You’re right. But why is it that every Yellow Inn production I’ve seen engages with the grotesque? Sometimes I wonder whether it’s because the Owner swears so much. I don’t think I’ve written so much profanity into a play before this. Since you’re translating and adapting the play, how about cutting out the curse words and turning the dialogue into poetry like Shakespeare?

Yellow Inn, by Lee Kang-baek, directed by Koo Tae-hwan, Theatre Company Soo production (2016) Photo courtesy of Theatre Company Soo.

Actually, I translated all the profanity into similarly crude words in English. I think the Owner benefits from the language. He is a straightforward character with no pretense about his greed; he curses to the guests and workers alike. But since you mentioned Shakespeare, one of the reasons that I used King Lear as a reference point in the translation and adaptation process is because of the Owner’s worldview. In King Lear, Lear’s two elder daughters flatter and pamper him to get what they want. But as the play progresses, they begin to express their greed and cruelty unfiltered. I think the same can be said about some of your characters. I imagined the world of Yellow Inn as a version of King Lear in which Goneril, Regan, and Edmund seize power after Lear’s death.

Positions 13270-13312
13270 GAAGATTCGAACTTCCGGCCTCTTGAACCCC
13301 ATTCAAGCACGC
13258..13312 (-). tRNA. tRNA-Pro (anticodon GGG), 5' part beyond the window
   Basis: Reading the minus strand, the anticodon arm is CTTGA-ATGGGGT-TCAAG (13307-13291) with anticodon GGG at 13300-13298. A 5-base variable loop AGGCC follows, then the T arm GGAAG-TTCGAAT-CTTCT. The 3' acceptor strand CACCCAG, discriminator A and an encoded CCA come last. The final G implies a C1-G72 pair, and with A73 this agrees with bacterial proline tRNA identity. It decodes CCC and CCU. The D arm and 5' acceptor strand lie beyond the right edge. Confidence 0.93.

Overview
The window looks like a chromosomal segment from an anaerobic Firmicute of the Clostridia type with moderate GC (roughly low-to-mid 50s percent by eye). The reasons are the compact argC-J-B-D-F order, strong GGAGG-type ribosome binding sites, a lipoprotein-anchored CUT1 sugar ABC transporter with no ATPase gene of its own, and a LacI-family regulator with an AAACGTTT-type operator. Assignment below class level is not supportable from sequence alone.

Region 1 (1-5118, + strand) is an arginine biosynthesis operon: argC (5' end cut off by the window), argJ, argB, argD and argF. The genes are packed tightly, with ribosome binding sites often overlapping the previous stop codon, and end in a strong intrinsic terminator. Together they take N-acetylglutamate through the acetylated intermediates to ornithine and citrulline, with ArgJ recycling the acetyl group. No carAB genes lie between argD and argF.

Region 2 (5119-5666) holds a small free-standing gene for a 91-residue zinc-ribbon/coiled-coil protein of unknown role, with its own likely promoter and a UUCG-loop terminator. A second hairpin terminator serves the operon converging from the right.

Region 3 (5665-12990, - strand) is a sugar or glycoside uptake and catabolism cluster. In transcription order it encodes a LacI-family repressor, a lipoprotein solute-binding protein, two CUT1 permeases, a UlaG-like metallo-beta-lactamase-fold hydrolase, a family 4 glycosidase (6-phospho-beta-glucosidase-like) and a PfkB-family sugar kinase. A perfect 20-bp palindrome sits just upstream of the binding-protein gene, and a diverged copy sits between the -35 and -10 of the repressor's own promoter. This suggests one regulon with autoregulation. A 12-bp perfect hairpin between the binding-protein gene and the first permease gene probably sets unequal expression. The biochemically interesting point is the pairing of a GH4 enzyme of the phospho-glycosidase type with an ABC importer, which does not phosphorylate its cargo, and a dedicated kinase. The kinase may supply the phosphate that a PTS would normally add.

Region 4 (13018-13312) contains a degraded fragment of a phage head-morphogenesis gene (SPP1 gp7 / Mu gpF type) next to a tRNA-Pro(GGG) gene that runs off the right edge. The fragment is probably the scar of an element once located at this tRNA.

I think the death scenes later in the play are challenging, especially for students. You said that my play leaves open spaces for others to fill, but there is never enough time to rehearse. I think that the fundamental flaw of this play is the death scenes. I’ve tried to rewrite that part several times, but it still doesn’t work. I want more variety—for each death to mean something different. But the deaths all feel similar.

Maybe that’s because there are so many of them in quick succession towards the end of the play. Six people die in the span of a few pages.

That doesn’t mean that I want to rewrite the whole play. The director should think about how to make the deaths feel different—something that the playwright failed to do. It’s difficult because there aren’t that many distinct motives for killing someone. The murders are all based on hate, and hate is not a complex emotion. In fact, having different motives can end up getting in the way of the violence. What’s crucial about violence is that it’s rooted in an excessively simple emotion.